ATHENS — If you were to bump into a lady named Jenny Tucker Brinkley at Earth Fare, grabbing a healthy snack for lunch, or at the Five and Ten, where she often goes for a fulfilling dining experience, you would likely think this pretty woman to be a sophisticate who would be about as far from a down-home aficionado as Kate Middleton.
Get to know her, however, and you quickly learn that she enjoys an upbeat lifestyle with an accent on immersing herself in all things in her daily life — from homemaker chores to monitoring the building of a new house on University Drive to racing over hill and dale on her beloved Irish thoroughbred, Guinness or in her silver Ford F350 off-road super duty pickup truck with all the bells and whistles.
She can drive that truck with aplomb for long distances with a three-ton trailer hitched to the back. She can back her beloved pickup into tight spaces. Reverse does not intimidate or flummox this ebullient brunette with an evergreen smile, one who enjoys Georgia football and basketball and any travel experience which is emotionally intoxicating and illuminating. An art museum or a new best-seller keep her in an anticipatory mood almost as much as a blue ribbon she and Guinness might claim in competition.
The things her friends appreciate about her most is that she is a genuine person. She’s the same in an evening gown as she is in her riding breeches or a pair of faded jeans as she stomps about the grounds of her new-house-in-the-making, ensuring that contractor, Tyler Davis, keeps all bevels becoming and in sync.
Her horse trailer was tailored for lodging accommodation, which reflects that she has a wizened appreciation for economy, but mostly a deep and abiding affection for being awestruck by the heavens as she turns in for the evening, and exhilarated by the forthcoming sunrise. Landscapes, nature and the great outdoors make her day.
When she enjoys a rarefied-air sojourn over to Newton County to bond and guide Guinness through a workout, she will follow the backcountry roads in her silver pickup, or in her vintage Triumph convertible. When she chooses her Triumph, she is energized by the elevated hum of the engine of her sassy sports car, her ponytail waving in the breeze, her spirits uplifted by the pleasure of the moment.
Nobody enjoys the journey more than Jenny, whether it is life in general, the 41-mile trek to Mansfield to be with Guinness, or “fixing” an appetizing meal garnished with stimulating conversation for her and her husband Matt, a wealth manager for Consolidated Planning Corporation. You could take her to Buckingham Palace or the Varsity and she would be the same.
“Enjoy the moment,” is what Jenny is all about.
A couple of summers ago, we invited the Brinkleys to accompany us on a trip to New York. Broadway, River Café, shopping or whatever our off-the-cuff agenda called for. We then drove up U.S. Route 1 to Maine, making stops of historical note along the way satisfying our collective curiosities. Touring the Yale campus at New Haven, having dinner at the seafood café that was the favorite of the first President Bush, getting a close-up view of the Bush compound at Kennebunkport that was arranged by old friends Mona and Harold Brewer, but mostly just “lazying” our way through the seaside villages of Maine.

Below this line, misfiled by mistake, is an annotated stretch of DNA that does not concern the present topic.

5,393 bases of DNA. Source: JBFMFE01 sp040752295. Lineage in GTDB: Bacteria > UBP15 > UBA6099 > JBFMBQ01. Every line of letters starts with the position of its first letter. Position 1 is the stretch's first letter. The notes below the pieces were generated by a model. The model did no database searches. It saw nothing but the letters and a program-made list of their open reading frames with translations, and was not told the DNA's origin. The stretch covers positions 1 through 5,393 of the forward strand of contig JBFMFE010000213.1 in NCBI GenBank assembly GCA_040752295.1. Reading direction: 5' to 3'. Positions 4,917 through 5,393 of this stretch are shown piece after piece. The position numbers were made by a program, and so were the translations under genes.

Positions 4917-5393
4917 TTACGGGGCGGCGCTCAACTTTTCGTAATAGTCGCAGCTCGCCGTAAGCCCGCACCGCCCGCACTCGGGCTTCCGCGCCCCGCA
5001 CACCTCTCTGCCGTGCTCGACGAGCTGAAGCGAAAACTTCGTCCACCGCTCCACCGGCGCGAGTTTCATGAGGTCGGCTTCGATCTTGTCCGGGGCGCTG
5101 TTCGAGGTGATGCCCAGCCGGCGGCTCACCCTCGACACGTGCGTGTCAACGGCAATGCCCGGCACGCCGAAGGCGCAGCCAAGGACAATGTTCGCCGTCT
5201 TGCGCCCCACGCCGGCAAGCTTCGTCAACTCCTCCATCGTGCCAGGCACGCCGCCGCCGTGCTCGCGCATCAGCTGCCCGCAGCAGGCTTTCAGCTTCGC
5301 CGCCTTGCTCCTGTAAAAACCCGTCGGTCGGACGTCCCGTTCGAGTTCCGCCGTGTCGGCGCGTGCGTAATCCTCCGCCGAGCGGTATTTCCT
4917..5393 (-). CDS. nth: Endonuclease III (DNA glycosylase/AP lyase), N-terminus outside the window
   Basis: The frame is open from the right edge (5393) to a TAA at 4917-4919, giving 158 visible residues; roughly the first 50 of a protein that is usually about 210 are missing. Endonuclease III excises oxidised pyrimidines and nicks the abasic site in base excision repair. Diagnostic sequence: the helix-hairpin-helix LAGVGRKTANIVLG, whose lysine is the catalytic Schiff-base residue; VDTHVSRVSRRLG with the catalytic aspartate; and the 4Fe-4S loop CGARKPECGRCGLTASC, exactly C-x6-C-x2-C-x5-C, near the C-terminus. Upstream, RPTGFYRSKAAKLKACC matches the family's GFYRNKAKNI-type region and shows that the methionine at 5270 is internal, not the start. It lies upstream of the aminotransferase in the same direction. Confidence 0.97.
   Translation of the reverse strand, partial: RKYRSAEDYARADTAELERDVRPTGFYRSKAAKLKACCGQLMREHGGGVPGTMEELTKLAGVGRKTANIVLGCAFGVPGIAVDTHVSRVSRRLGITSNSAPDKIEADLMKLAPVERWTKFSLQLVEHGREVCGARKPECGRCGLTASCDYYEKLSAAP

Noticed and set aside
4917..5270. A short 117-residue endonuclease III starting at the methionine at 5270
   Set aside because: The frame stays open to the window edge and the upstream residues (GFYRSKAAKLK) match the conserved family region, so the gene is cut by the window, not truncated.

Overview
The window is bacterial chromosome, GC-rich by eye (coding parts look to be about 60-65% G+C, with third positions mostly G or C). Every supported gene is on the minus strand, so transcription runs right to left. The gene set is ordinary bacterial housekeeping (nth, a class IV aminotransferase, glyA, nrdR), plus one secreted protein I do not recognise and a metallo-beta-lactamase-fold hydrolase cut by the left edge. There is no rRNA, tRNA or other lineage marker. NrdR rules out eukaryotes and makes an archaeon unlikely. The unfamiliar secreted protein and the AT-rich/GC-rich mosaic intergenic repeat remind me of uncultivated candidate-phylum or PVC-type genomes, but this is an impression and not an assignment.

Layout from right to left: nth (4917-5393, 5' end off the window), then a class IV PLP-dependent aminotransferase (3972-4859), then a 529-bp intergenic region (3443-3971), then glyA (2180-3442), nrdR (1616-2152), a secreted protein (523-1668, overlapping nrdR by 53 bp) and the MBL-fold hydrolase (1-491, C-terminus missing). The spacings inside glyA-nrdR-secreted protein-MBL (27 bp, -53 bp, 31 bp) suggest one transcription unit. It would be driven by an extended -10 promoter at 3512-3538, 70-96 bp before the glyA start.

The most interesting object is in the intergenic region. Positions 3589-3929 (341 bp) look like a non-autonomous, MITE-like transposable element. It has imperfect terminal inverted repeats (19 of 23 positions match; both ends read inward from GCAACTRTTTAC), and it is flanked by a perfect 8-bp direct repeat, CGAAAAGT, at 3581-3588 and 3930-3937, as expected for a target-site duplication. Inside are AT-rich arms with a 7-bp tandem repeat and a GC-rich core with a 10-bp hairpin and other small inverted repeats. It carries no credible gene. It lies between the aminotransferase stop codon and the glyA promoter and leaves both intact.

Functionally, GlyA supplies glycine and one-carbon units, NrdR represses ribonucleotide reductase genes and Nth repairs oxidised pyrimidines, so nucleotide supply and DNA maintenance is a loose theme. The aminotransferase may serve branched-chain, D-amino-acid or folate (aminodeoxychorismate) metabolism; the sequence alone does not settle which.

In New York, I asked my friend Aaron Boone, manager of the Yankees for tickets, which he provided in a prime Yankee Stadium location. Matt and Jenny dressed in Yankee garb to express appreciation, which was followed up by the same display of home team loyalty when we got to Boston where long time Sox announcer David O’Brien arranged for Red Sox tickets. This outing allowed the Brinkley’s, outfitted in home team Sox regalia, to swoon to baseball’s antiquity, Fenway Park. Yankee fans for a day! You bet. Same with the Sox!
After shopping on Fifth Avenue in Manhattan, Jenny was just as eager to plunge into the shelves and racks of L.L. Bean when we got to Portland, Maine. After all, Fifth Avenue accommodates her sophisticate taste and L.L. Bean has the right stuff for an outing in Mansfield.
When fishing the Yampa River in Colorado during a Georgia open date last fall, she could hardly contain her emotions when her tiny fly was sucked down by a 22-inch brown trout, which someday will be an artifact that will greet guests when her new digs are finished.
Any treatise on the life and times of JTB would be incomplete without a serious review of Guinness’s trophy-grabbing history in association with the riding expertise of Jenny, her close friend and trainer Mary Bess Davis, and her only child, daughter Matilda.
Recently, we accompanied Jenny for a warm-up with Guinness at the home and stables of Mary Bess in Mansfield, six miles east of Covington. Guinness’s ears perked up at the sound of Jenny’s voice. His neighs and whinnies became a staccato symphony when she came in view. She caused his anxiety to subside by softly extending her hand with a sugar treat.
His nod of approval bespoke generous thanks, but his glistening eyes reflected that “one treat is not enough.”
Next it was workout time. For the better part of an hour, Mary Bess spoke encouraging words while Jenny let her knees — gentle to Guinness’s ribs — became like a conductor’s semaphore to motivate Guinness over jumps and obstacles, all designed to help make him an accomplished show horse.
Although long-in-the-tooth, Guinness still has a lot in the tank. When the day comes when he and Jenny will no longer claim championship ribbons, their bonding won’t subside. Their love for each other will not abate and there will still be those rarefied-air drives over to Mansfield to make each other’s day.